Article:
Introducing Volume 31: The Freedom Issue

Travel has always been synonymous with escape and The Freedom Issue explores this in myriad ways. Whether the pieces were written before the pandemic or looking back from lockdown, their thoughts on freedom transcend the current moment, and consider the future of travel in this new context.

Of all the Editor's Letters I've penned during my time at SUITCASE, this, my final one, has probably been the most difficult and unusual to fathom. The concept for the Freedom Issue was decided in very different times to the unforeseen ones we now inhabit, and the irony of seeing out its final stages from the confines of my flat as travel restrictions were put in place, trips fell through and the fragility of our casual liberties became quickly apparent was not lost on me.

As the months rolled on, the bars between days on the calendar blurring into one blank highway of postponed plans and introspection, we have all witnessed the failures and fractures of governments and communities worldwide to protect their most vulnerable, as well as the ensuing and necessary escalation of the global movement against systemic racism and discrimination that renders us unequal not just in times of shared trauma, but every day. Inevitably, then, an atmosphere of uncertainty pervades the pages ahead - of what it now means to travel, of who is and who should be granted the access and ability to wander, and of how we move forward from here, in every sense of the word.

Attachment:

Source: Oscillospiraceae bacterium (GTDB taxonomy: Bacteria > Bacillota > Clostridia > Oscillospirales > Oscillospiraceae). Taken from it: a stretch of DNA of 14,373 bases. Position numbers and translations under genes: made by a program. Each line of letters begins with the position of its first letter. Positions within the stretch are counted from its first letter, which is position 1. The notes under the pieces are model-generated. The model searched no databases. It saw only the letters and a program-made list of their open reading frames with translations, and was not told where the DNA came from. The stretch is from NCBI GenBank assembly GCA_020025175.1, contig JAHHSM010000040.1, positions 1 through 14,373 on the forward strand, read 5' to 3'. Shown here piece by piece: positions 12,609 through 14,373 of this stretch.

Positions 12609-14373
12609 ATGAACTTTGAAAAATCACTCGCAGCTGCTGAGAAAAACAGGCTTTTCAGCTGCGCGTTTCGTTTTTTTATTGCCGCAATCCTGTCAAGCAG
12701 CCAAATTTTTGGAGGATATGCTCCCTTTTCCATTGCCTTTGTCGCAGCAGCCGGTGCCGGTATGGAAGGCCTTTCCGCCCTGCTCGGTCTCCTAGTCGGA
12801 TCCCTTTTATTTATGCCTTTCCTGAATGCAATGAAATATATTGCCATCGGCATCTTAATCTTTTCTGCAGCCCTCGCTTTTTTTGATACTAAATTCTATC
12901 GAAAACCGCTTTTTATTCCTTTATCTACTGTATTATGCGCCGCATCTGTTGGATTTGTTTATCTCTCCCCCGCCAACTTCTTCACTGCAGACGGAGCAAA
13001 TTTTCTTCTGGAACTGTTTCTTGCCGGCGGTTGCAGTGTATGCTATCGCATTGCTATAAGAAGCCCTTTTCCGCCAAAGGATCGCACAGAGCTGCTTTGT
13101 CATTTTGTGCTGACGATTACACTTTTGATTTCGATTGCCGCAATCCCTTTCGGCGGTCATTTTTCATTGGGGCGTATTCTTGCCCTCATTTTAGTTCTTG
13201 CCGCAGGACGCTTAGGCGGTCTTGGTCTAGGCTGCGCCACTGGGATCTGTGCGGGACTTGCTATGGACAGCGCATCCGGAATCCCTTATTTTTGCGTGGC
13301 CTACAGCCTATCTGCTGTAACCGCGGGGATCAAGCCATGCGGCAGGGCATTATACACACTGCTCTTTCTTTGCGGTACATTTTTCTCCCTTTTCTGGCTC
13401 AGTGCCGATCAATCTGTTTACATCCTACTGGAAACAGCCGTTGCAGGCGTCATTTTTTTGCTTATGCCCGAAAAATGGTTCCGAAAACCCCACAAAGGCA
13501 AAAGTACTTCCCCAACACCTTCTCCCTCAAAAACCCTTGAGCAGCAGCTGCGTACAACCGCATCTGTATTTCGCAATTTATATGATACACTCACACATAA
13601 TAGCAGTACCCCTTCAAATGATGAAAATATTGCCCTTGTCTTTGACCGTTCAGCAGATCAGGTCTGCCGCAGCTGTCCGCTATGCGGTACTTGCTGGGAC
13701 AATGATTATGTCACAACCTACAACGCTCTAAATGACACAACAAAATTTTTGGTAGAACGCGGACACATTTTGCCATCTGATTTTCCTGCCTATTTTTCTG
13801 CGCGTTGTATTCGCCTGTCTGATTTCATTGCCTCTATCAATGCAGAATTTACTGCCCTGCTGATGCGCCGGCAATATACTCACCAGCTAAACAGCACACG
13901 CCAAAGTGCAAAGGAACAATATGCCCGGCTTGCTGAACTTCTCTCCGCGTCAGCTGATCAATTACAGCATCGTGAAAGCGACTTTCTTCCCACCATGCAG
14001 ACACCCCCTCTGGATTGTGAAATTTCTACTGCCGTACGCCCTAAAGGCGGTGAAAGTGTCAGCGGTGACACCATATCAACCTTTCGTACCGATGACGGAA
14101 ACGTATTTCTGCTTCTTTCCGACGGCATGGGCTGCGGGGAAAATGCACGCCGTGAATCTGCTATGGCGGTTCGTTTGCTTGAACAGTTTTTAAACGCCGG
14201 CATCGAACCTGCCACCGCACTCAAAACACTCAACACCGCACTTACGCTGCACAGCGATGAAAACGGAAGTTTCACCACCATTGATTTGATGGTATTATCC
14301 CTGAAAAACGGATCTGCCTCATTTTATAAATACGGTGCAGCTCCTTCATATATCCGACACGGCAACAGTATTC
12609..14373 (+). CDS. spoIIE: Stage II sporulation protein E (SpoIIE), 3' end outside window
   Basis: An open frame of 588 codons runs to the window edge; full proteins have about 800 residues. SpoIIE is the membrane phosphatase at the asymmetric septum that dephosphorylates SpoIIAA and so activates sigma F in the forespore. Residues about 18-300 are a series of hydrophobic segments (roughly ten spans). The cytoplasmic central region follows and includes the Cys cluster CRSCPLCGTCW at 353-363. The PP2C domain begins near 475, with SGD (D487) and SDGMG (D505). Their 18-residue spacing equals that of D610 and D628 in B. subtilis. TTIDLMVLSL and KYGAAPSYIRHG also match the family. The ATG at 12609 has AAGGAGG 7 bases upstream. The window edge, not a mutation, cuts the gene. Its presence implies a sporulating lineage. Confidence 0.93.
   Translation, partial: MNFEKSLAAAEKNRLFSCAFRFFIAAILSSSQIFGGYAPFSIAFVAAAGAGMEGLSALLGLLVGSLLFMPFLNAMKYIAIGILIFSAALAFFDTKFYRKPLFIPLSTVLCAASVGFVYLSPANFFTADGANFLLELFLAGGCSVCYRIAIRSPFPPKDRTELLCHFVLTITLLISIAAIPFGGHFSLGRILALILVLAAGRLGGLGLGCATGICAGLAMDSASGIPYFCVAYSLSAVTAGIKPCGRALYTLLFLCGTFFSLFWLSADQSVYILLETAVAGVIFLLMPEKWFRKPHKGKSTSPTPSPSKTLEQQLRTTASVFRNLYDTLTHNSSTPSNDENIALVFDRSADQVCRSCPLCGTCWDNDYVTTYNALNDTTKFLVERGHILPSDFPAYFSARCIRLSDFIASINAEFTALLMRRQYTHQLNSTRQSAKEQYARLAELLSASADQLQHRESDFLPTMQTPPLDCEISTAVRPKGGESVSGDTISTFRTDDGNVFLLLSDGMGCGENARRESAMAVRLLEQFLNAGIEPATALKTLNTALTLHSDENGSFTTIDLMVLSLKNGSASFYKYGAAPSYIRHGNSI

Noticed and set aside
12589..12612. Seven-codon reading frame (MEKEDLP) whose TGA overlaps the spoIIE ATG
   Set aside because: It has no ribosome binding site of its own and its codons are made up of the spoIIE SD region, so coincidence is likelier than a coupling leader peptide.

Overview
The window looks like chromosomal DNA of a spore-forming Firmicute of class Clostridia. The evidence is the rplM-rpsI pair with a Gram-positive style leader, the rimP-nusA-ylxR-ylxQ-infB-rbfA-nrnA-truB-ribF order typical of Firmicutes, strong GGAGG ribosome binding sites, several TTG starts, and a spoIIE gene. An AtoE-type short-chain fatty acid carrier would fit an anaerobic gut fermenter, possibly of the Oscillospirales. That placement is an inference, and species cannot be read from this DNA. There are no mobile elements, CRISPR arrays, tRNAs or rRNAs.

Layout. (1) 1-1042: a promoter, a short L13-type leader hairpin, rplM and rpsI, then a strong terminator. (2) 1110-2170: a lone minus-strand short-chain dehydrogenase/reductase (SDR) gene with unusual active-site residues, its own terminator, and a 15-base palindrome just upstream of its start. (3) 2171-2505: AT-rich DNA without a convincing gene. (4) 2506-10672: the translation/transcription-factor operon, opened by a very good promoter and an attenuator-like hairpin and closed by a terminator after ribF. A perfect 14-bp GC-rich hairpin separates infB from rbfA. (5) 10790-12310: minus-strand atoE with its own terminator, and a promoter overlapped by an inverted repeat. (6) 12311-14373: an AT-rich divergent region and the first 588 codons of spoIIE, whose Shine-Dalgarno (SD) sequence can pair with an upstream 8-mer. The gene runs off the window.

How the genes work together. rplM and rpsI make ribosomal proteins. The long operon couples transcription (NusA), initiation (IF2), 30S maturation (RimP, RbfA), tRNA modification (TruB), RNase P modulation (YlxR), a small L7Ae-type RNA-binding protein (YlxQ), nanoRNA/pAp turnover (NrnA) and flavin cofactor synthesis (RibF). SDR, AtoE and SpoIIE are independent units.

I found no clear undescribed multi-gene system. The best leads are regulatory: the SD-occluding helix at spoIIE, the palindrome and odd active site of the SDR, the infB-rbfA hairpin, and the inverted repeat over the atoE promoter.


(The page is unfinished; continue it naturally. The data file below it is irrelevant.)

However, there is beauty in uncertainty, too. There are no easy answers as to how we can navigate the world and our impact on it more thoughtfully, whether with regards to the natural environment, entrenched inequality or the legacy we leave. But if we have learned anything from the horror show that is 2020, it is that is absolutely imperative to spend time trying to find solutions. Because while moments of crisis can seem terrifying and opaque, they also offer the opportunity for total reinvention. As writer Rebecca Solnit beautifully puts it, "It's as if the pack ice has broken up, the water starts flowing again and boats can move through places they could not during winter."

Whether the pieces in this issue were written before the pandemic, looking back from lockdown or even in the midst of it, their thoughts on freedom transcend the current moment and offer some blueprints for what travel might become within this new context. There are essays on rediscovering the value and wonder of places close to home; the impact of overtourism on communities, and the need to refocus on those who would benefit from our attention most; the motifs we use to represent freedom, from cowboys to rainbows, and who they liberate and restrict; and the complicated ethics of exploring the remotest corners and cultures of the globe.

Travel has always been synonymous with escape - and I hope that by the time these words reach you, you might be reading them from somewhere more exotic than your sofa - but in the new world order, true freedom will not mean being able to hop on and off planes and go wherever we want, whenever we want. Instead, those of us lucky enough to emerge with our health and our means intact have a responsibility to rethink the validity of what we once assumed was our right. It has been a privilege to investigate these ideas with you and our wonderful contributors over the last 11 issues. As our freedom is returned to us, I hope we will use it wisely and well.

Our former Digital Editor-in-Chief, India Dowley, will oversee the print magazine from the next issue. Going forward, she will head up both our print and online platforms.